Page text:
You don't have to tolerate race, you know. We won't come to your house and burn a cross on your lawn or anything. But we do reserve the right to define you, according to our cultural values, as an ignorant fuckhead.

    Better-than-birthday-sig!
    Spoiler:
  • ObsObs __BANNED USERS regular
    edited January 2009
    Drez wrote: »
    Obs wrote: »
    This is an incredibly one sided argument. Just keep fighting for gay marriage, in whatever form. It'll keep you out of trouble.

    Every time I hear this argument I wonder if I really even give a fuck as much as I say I do. It probably just sounds worse than it is for me. Homosexuality isn't something people really have to tolerate in the same way they tolerate race. It's just not something people experience in their lives in any massive impact. For me, gays are basically invisible anyway unless they are incredibly overt. I always assume everyone is straight when I meet them. I'm not a bigot, I know some people who are gay and they are good people indeed. I just don't agree with their choice of partners. No big deal.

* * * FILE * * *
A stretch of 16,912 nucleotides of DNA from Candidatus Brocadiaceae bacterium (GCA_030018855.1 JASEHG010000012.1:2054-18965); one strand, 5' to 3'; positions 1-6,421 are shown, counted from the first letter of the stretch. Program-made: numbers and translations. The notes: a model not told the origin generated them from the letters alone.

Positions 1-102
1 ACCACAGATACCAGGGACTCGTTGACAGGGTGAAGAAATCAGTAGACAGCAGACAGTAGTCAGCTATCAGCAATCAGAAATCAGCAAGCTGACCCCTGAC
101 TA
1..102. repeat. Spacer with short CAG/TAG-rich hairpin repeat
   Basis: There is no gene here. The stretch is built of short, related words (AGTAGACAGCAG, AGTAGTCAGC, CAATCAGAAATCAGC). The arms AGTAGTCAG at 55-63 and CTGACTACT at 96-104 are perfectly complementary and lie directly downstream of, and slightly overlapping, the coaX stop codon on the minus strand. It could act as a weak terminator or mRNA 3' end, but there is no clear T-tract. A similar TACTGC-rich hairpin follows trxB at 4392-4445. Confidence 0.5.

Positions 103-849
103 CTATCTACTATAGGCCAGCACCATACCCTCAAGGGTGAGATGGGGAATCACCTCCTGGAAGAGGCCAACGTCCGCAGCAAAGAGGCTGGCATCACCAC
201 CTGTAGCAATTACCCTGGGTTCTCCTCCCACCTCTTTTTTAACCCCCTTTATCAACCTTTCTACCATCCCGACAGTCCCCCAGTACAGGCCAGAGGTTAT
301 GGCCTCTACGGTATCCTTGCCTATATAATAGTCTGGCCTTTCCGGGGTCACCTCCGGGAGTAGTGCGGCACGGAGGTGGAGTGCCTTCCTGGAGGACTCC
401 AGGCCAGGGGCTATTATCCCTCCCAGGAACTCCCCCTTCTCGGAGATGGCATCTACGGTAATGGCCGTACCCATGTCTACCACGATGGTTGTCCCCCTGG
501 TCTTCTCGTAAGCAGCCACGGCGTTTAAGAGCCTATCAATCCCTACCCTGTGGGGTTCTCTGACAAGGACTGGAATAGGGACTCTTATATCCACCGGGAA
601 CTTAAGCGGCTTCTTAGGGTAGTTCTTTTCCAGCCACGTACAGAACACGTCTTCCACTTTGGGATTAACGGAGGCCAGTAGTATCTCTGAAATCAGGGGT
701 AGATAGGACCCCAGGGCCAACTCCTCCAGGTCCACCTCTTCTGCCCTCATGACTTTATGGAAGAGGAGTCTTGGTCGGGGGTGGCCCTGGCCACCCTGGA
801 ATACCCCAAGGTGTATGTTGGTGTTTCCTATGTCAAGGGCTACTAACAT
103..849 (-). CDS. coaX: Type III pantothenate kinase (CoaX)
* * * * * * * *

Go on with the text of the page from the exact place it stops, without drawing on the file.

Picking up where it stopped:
Will I ever truly recognize "gay marriage" as not being a mere civil union? Probably not. But as long as no one is forcing me to, I don't give a fuck.

    You are the worst kind of bigot, dude. You are the bigot that doesn't think he's a bigot. You're not overt enough to be dismissed out of hand, like the idiots that wear white hoods and scream angrily at a world they aren't willing to accept. You're the kind of bigot that subtly allows your bigotry to interfere with the world, even if you don't actively mean to. Because you aren't willing to either be overt about it or to identify your own bigotry, you've simply internalized it and accepted it but it colors the way you interact with the world. This is far worse, in my opinion, than the loud, podium-thumping apes that just look like clowns to every sane and rational citizen of the world.

    So then what am I supposed to do?

    Die?

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  • HachfaceHachface Registered User regular
    edited January 2009
    Obs wrote: »

    So then what am I supposed to do?

    Die?

    You could just learn. Something. Anything.

  • ResRes __BANNED USERS
    edited January 2009
    Obs wrote: »
    Drez wrote: »
    Obs wrote: »
    This is an incredibly one sided argument. Just keep fighting for gay marriage, in whatever form. It'll keep you out of trouble.